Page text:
Though it may seem like a hoax or an episode of Punk’d, for creative duo Praxis and actor James Franco, the Museum of Non-Visible Art (MONA) is a very real thing. Unlike any museum you’ve visited, MONA contains imagined works rather than tangible art. As the website for the museum states, “Composed entirely of ideas, the Non-Visible Museum redefines the concept of what is real. Although the artworks themselves are not visible, the descriptions open our eyes to a parallel world built of images and words.”
Brainard and Delia Carey, the two artists behind Praxis, originally made headlines in 2000 when they gave away free hugs from their East Village storefront as part of a larger art installation. And now, with the addition of James Franco and a Kickstarter page, MONA aims to start a conversation about how we perceive, value and label art.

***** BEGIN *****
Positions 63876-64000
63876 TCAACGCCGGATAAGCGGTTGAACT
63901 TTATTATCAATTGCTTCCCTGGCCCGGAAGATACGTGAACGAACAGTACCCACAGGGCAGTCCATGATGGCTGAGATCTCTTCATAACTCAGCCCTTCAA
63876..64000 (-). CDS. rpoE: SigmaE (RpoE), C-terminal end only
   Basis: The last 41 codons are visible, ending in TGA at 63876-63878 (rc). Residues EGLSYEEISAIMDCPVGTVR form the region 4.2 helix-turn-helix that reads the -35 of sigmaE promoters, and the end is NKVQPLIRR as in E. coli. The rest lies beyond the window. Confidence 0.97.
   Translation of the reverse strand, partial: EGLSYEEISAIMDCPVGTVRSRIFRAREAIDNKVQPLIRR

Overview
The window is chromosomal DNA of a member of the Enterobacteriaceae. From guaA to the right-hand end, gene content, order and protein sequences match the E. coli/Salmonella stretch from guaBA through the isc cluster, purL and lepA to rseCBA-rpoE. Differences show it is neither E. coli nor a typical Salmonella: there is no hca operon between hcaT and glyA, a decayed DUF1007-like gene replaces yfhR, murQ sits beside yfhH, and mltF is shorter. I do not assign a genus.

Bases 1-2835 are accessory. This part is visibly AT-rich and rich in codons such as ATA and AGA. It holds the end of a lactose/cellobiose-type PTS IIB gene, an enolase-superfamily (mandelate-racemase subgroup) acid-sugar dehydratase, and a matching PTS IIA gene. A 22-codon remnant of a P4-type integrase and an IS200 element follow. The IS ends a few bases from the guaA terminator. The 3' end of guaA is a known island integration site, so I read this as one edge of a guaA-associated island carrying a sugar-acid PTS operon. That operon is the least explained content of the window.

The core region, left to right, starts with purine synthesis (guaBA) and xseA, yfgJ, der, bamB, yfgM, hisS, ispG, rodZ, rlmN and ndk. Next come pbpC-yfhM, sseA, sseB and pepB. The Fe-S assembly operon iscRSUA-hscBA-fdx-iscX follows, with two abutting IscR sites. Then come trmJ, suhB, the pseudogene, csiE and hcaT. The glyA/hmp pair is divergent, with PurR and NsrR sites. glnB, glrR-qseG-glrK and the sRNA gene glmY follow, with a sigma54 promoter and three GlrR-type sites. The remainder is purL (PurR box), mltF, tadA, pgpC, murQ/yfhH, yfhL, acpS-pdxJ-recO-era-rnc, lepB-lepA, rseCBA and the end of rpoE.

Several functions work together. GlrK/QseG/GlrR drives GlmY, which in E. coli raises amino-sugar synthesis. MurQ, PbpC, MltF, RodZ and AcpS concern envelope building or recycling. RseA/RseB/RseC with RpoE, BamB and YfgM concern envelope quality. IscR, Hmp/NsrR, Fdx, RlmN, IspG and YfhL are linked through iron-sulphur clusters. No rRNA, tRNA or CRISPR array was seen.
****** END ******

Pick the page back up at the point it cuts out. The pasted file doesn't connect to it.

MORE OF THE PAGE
When you donate to the Museum of Non-Visible Art through their Kickstarter page, you will receive a piece of art. However, this art is not visible — you are buying the title and description card for an imagined work. Aimee Davison was one supporter who pledged $10,000 for an imagined can of air, a decision that has been met with outrage in her blog comments and beyond. Davison explains, “Sponsoring a social media art project allows a brand or individual to attach their name to a project wherever it appears online.” Therefore, through sponsorship, the individual shares in the hype. Perhaps Davison is right — her expensive purchase has resulted in the publication of her name across several blogs and newspapers, including the one you are reading right now.
So what exactly is MONA? A giant practical joke? A social media status builder? A thoughtful critique of the art industry? That’s just the thing with art — whether visible or not, it will always be subjective.
Chappell Ellison is a designer, writer and design writer. She currently lives in Brooklyn, New York where she serves as a contributor for The Etsy Blog and design columnist for GOOD.